Seriously. They shared a house and shared hotel rooms. Rumor has it that they even admitted to occasionally sharing a toothbrush.
Early on, the two had visions of their future. They repeatedly talked about when they would get married and buy a bigger house, where their two families would live together.
They believed one day that would happen, but as they eventually discovered, matters of the heart tend not to conform to the best laid plans. So these days, they continue to share a doubles career that has made them the most successful team in tennis history, and also share fronting The Bryan Brothers Band. But as far as their personal lives, they've moved in separate directions. And during the offseason last year they even trained separately for the first time.
Bob fell in love with Miami's Michelle Alvarez and Mike found his match in London's Lucille Williams. Bob and Michelle married in December 2010, reside in Sunny Isles, Fla. (just north of Miami), and welcomed their daughter, Micaela, on Jan. 31 of this year. Mike was engaged to Lucille late last year and will wed in Santa Barbara, Calif., in November. Mike and Lucille live in the house where both brothers resided in their hometown of Camarillo, Calif. Mike bought out Bob's half of the property.
Mike understands that Bob's life has moved at a little faster pace than his own, and he's comfortable with it.
"His priorities have shifted and I come third in his life now," said Mike, after the two won their first-round match at the Delray Beach Tennis Championships on Wednesday. "Like he's going down to be with his family tonight. It's cool. I'm loving experiencing [it]; I'm part of his life, and I'm doing the uncle thing pretty often."
It's hard to erase a bond that started in the womb, however, so it was no surprise that Mike immediately flew to Miami the day after his niece was born. Bob is making sure to include his twin in the baby experience. The doting daddy already has snapped about 2,000 photos of Micaela -- he's counting -- and has sent every picture to Mike. Playing the proud uncle, Mike quickly held up his cell phone and rolled through all the Micaela photos.
An equal opportunity guy, Bob is also acquainting Mike with some of the less thrilling aspects of fatherhood -- a glimpse to the future, perhaps. Diaper changing, anyone?
"Mike and I did one yesterday," said Bob, laughing through the story. "I was like, 'Mike, she needs a diaper change so come and help me, man, you've got to see it.' It was an adventure. It was like, 'uh-oh,' and it was like a scene out of a movie. We changed the diaper three times during the change. There was poop flying everywhere, poop and pee."
"Oh man, it was my first diaper," added Mike, shaking his head and smiling. "It was real."
Bob learned quickly that being a famous tennis player doesn't absolve you from fatherly diaper duty. It also doesn't prevent you from being sleep-deprived.
"I was dragging in the practice sessions earlier this week, and I was testy," Bob said. "I was low on the zzzz's. Last night I did [get sleep]. I came up here and checked into the hotel and I slept for 11-and-a-half hours, and when the alarm woke me up I was in a coma."
David MacPherson, a former player and the Bryans' longtime coach, believes the two have the baby business under control.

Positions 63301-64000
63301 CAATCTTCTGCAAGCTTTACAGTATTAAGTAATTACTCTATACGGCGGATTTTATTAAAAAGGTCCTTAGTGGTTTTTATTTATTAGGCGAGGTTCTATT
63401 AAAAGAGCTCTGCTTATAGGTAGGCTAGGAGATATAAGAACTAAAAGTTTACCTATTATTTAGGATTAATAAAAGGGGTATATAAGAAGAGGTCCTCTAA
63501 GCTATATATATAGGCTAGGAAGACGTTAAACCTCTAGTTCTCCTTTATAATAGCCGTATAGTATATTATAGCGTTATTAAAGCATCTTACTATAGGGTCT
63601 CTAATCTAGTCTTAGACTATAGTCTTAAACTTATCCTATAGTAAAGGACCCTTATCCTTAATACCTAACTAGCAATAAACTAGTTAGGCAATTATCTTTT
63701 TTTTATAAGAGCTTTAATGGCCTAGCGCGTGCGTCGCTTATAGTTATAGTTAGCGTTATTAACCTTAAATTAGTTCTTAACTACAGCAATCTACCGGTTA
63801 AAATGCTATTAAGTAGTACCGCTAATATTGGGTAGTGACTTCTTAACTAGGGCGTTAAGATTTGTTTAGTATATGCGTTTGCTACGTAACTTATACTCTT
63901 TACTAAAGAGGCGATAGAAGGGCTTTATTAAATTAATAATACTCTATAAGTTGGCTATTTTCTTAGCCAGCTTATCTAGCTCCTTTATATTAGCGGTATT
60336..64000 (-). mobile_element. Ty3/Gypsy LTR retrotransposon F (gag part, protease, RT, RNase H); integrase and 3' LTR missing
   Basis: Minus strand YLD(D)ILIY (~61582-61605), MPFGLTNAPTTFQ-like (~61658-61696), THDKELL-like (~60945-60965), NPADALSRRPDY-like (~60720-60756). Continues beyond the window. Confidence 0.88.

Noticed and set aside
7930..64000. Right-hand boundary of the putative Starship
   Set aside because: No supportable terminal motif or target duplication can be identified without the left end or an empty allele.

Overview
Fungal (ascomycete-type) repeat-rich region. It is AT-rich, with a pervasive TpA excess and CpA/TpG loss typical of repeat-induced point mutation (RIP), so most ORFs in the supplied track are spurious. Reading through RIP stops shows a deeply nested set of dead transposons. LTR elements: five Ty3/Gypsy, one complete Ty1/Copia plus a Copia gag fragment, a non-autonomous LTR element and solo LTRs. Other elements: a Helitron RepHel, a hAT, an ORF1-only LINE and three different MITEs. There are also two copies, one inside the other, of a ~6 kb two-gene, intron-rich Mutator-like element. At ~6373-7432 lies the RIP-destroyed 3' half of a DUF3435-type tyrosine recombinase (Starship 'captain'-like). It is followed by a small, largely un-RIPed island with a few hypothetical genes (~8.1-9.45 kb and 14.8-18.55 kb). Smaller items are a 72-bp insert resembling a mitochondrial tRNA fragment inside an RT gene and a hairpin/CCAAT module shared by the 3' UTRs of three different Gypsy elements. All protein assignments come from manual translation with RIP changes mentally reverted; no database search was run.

"They both are naturals," said MacPherson, a father of two. "I think Bob is loving every minute of it. He hasn't asked for any tips, but it's been about 11 years since I've changed a diaper, so I'm not sure I'd be very helpful."
At Delray Beach, the Bryans were back on the court together for the first time since the Australian Open. Although Bob has been busy being a dad, Mike did go to Switzerland, where he played with Mardy Fish to help the U.S. to a surprising 5-0 win in Davis Cup first-round competition.
Bob and Mike have won 75 titles together, which makes them the winningest doubles team in history, and they hold 11 Grand Slam titles, more than any other active team. Thus far, they've ended seven seasons, including 2011, as the No. 1 team in the rankings.
The Bryans have an impressive 10-1 record in matches this season, with one title at Sydney. They arrived in Melbourne as the reigning three-time Australian Open champions and had won five of the past six titles there. But this year, Bob was far away from home and hoping to make it back in time for Micaela's birth -- his wife's due date was Sunday, Jan. 30. He spent much of his time when he wasn't on the court on his iPad doing FaceTime with his wife, who was half a continent away. Bob and Mike ended up losing in the final in Melbourne to Leander Paes and Radek Stepanek.
"It was a tough one to lose," said Bob, who made it home in time to see his daughter born. "Once that match finished, I really turned into baby mode and I was looking forward to my little girl. It definitely made the loss sting a little bit less. My mind was already back home the minute I walked off the court, and looking back on it, it was a good effort to stay focused with so much stuff going on."
The Bryans are about to turn 34 at the end of April, and like many guys their age, they have family on their minds. Retirement, however, is not even receiving brief consideration. They plan to play -- they hope -- for at least another five years.
"All the doubles players are getting older and older," Bob said. "If you look at the rankings now, we're 33 and we're some of the youngest guys up there. This is a good lifestyle. Everyone who retires tells us, 'Geez, you've got a good gig, so keep doing it.'"
Sandra Harwitt is a freelance tennis writer for ESPN.com.